Perhaps an impossible question to answer, but whose opinion on voter cross-over behavior in November do you think is more accurate, Bush's  that Democrats and independents now voting for McCain will jump to Gore if McCain wins the nomination  or McCain's  that those Demos and independents now voting for him will stay with him? It seems to me that Bush's assessment is the least logical, for it assumes a kind of Machiavellian group intelligence on the part of a lot of voters who don't even know each other, and that McCain's judgment is closer to the truth, because it assumes that many Demos are so desperate for a credible and honorable candidate that they're even willing to look outside their own party for such an unusual political animal. Now that I've done such a fine job of answering my own question, to my own satisfaction of course, what is your more expert opinion? Thanks.

John Zogby: I obviously cannot have an expert opinion. Any attempt at an opinion would probably come off as biased, and I don't want to be biased. Essentially, what I think we ought to do is let the voters decide that one.

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Cambridge, Mass.: Hello.

As a foreign political scholar, I was just curious about what motivations the Michigan voters had for such a huge turnout in the Michigan primary. Did you find anything in your polls that could be a proof of "protest vote" against the GOP establishment (i.e. against Gov. Engler's control over the state's politics) or against negative campaign conducted allegedly by the Christian rights?

Furthermore, was it possible to assume that the Democrats and independents may have become more inspired to vote in the GOP primary as they came to recognize that their ballots would extraordinarily count after they observed the outcome in South Carolina?


John Zogby: Good questions, all. Number one, there was indeed some evidence that some Democrats came out to embarrass Gov. Engler. But for the most part, Democratic voters came out to vote for John McCain because they like him. This posts a potential danger for Democrats in November, as some of these voters might stay with McCain if they have the option.

Secondly, in terms of the impact of the Christian Right, the campaign was so consolidated that it was very hard for the messages that we saw to actually ferment and be processed among voters in Michigan. The Michigan campaign was less than 72 hours.

I think that the process is energizing voters  just look at the turnouts. I can also add that our response rates are so very high in our polls that that's another measure of voter interest and enthusiasm. I think it's attributable to the fact that this is a very hot contest, and perhaps more so the McCain candidacy has appealed to constituencies that otherwise might not have voted.

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Free Media: Commentators like Arianna Huffington and Molly Ivins are urging people to hang up on or lie to pollsters. What's your take on this?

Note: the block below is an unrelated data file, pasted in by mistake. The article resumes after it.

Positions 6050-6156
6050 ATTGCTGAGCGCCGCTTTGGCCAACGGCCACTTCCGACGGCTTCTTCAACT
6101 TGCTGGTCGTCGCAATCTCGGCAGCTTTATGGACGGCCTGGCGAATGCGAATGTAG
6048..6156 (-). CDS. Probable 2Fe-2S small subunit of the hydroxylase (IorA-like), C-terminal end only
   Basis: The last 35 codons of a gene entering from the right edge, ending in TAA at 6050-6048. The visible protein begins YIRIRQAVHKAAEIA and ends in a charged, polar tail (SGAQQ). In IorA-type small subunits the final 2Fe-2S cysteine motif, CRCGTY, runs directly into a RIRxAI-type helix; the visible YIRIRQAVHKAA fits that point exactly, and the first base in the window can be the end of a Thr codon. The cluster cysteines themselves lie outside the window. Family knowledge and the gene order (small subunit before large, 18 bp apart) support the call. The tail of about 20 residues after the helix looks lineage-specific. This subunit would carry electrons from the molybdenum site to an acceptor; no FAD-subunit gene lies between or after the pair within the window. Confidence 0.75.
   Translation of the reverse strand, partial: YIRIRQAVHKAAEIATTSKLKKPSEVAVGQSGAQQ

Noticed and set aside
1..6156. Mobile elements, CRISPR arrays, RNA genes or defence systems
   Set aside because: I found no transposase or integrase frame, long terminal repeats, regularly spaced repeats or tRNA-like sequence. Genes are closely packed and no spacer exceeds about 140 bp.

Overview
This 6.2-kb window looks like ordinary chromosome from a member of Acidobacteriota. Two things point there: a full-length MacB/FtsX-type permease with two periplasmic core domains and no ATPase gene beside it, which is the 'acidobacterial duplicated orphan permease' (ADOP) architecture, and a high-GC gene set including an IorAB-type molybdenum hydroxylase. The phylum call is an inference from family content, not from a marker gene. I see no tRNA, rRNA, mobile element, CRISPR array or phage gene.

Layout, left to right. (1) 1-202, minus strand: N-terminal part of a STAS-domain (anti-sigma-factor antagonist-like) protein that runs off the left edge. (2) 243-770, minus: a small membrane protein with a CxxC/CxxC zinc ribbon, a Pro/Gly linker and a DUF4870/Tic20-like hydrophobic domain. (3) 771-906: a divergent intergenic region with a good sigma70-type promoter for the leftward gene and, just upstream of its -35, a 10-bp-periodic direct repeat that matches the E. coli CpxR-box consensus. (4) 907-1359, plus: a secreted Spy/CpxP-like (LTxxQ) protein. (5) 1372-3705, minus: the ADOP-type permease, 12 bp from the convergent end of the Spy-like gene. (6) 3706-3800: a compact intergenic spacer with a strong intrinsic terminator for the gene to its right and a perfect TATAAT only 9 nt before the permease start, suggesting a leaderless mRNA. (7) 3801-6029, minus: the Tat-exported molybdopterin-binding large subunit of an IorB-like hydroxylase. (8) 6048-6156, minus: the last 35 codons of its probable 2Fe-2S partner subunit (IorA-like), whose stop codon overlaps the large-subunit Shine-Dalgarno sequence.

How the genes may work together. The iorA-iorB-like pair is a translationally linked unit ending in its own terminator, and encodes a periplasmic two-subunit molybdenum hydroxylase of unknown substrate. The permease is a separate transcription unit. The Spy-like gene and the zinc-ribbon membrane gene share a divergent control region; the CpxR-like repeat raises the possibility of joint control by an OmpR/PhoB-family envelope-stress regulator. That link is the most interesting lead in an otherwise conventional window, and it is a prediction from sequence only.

John Zogby: I know Arianna very well, and I know that she can cite every poll in every state imaginable. She's a bit of a poll junkie herself, and I don't take her sentiments too seriously.

Molly Ivins is a humorist. Say no more. Polls serve a very useful purpose. They keep people connected, and they produce scientific evidence to either support or negate what talking heads, albeit very lovely talking heads like Arianna and Molly, are saying. I think this comes under what psychologists call status anxiety  the fear that one's status may be taken over by people who do things better than one's self (laughing).

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Somewhere, USA: Are you related to the brilliant Liz Zogby?

John Zogby: Yes, I am, Liz, and I love you. She is my proud and beautiful niece, and she should be working instead of taking time to ask her uncle questions.

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Belton, Tex.: Does John McCain have a chance to pull enough Republican votes in California?

John Zogby: The answer is yes. What we're seeing in states like New England and New York is that he has sufficient appeal among registered Republicans. If he wins the state of Washington substantially, that could help him considerably in California.

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Hagerstown, Md.: How is John McCain going to be able to win the Republican nomination without Republican votes? He seems to be trying to become the first candidate ever to win a GOP primary without a majority of Republican votes.

John Zogby: Good question. But he won among Republicans in New Hampshire, and he's tied in New York, where it's a closed primary. And he's leading substantially in Connecticut  also a closed primary.

So there is evidence he can attract Republican voters.

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Free Media: That was our last question today for pollster John Zogby. Thanks to John, and to everyone who joined us today. Once again, the questions were great.

-- Vern (bacon17@ibm.net), February 26, 2000.

I did, in Michigan primary; his name was Alan.

-- JB (noway@jose.com), February 26, 2000.

Oh, Vern! We know you are a McCain supporter. Pshaw! He ain't no third party candidate. He just be 'nother REE-publican politician, for sure. Go play in your own dirt pile.

-- Brian McLaughlin (brianm@ims.com), February 26, 2000.